Matilda always knew she was destined to something greater, but growing up in Mobile, Alabama, there weren't many outlets for her talents. As the oldest daughter of the preacher of Mobile's First Baptist Church, she was expected to lead her life in a predetermined fashion. She was raised to be a minister's wife, not a showgirl. Her one pleasure was singing in the church choir. Standing in front of the congregation, she could imagine the audience on Broadway responding to her every note. She closed her eyes while she sang, picturing herself in a sequined gown rather than the flower-print, lace-trimmed polyester dresses she wore to church. Matilda told no one her dreams and ambitions, and after two years of studying education at the community college, she married a man her father handpicked. That man was Wayne.
Marriage to the Reverend Wayne was an extension of her life with her parents, brothers and sisters. Wayne was her father's protÈgÈ and worked alongside him at the First Baptist Church. Soon she had children of her own to take care of, and she led the church choir rather than just singing in it. Most adolescent dreams would have died after going unfulfilled for so long, but not Matilda's; she still dreamed of Broadway.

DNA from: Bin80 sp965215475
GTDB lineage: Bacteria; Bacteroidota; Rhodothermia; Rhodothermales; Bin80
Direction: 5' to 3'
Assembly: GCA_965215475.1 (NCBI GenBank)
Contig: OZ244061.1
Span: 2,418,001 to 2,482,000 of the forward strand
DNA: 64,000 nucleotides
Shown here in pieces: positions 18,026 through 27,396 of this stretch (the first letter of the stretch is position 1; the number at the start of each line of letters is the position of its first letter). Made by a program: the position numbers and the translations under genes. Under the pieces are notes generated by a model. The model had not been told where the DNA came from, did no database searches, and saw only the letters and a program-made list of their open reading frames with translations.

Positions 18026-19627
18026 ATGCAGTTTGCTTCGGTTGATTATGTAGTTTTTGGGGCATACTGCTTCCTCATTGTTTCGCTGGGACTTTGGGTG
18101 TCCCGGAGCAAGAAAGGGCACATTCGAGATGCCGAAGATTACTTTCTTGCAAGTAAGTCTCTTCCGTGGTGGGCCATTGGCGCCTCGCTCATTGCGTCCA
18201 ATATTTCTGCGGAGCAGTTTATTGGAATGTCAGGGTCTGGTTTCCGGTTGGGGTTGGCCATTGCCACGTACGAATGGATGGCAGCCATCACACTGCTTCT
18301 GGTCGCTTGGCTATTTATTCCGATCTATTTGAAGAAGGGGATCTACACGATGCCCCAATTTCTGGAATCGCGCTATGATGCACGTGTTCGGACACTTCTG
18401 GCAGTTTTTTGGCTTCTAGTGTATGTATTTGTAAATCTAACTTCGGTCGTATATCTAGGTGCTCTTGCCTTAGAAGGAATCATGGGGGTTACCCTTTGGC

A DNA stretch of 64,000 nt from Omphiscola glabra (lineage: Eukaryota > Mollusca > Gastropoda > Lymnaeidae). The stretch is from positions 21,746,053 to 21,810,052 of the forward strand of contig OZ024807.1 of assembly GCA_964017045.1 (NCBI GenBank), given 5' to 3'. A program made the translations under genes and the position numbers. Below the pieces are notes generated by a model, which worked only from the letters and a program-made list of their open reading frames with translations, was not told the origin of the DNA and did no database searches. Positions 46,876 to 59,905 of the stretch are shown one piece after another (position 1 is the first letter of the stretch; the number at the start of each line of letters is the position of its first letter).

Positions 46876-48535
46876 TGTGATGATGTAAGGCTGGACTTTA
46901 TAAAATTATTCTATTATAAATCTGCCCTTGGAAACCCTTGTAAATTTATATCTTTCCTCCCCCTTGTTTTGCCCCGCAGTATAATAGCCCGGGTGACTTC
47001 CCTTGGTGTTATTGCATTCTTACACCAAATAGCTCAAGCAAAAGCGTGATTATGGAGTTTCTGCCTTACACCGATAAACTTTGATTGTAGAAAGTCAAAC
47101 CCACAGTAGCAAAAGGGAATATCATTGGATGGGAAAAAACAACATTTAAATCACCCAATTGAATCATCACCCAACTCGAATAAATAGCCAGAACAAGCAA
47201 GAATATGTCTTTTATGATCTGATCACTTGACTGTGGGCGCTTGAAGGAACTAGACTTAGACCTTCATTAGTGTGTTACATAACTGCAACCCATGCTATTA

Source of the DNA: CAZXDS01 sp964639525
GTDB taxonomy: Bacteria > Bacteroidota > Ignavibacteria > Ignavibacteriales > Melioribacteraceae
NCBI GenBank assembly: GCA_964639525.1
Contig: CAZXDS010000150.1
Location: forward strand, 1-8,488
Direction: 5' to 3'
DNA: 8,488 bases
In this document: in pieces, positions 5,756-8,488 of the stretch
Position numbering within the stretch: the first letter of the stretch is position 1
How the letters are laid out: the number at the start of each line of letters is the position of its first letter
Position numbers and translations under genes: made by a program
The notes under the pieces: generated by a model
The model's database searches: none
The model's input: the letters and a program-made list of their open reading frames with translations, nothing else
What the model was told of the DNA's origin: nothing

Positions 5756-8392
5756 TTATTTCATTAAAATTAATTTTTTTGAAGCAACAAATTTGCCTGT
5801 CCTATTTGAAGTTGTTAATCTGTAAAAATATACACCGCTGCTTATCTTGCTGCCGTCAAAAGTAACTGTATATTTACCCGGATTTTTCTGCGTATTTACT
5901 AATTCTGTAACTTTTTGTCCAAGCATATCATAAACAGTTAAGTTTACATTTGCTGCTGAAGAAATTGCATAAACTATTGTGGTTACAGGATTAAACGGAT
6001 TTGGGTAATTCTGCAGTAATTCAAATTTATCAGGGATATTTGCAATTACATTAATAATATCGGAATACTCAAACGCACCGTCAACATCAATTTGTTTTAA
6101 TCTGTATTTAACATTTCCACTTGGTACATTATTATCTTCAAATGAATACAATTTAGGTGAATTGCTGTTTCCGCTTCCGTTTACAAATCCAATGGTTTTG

One day at the age of 55, her children grown and starting their own lives, Matilda left Wayne without so much as a note. She finally followed her ambition to New York City. Every weekday at the 59th Street subway station, there she was in her flower-print dress, belting out church songs for spare change.
Living in a $7 a night hotel in Chelsea, Matilda met people who were nothing like the folks back in Mobile. They introduced her to something they called 'dope.'
They shot it into their arms like medicine, but they told Matilda she should just snort it into her nose. She'd seen people do snuff before, so she assumed this wasn't much different. Less than a month later, Matilda was hooked.
About the author:
Sarah M. Balcomb divides her time between the boroughs of Manhattan and Brooklyn. When she stands up, people are surprised how tall she is. She speaks 16 languages, including gibberish, and is at work on her third epic poem.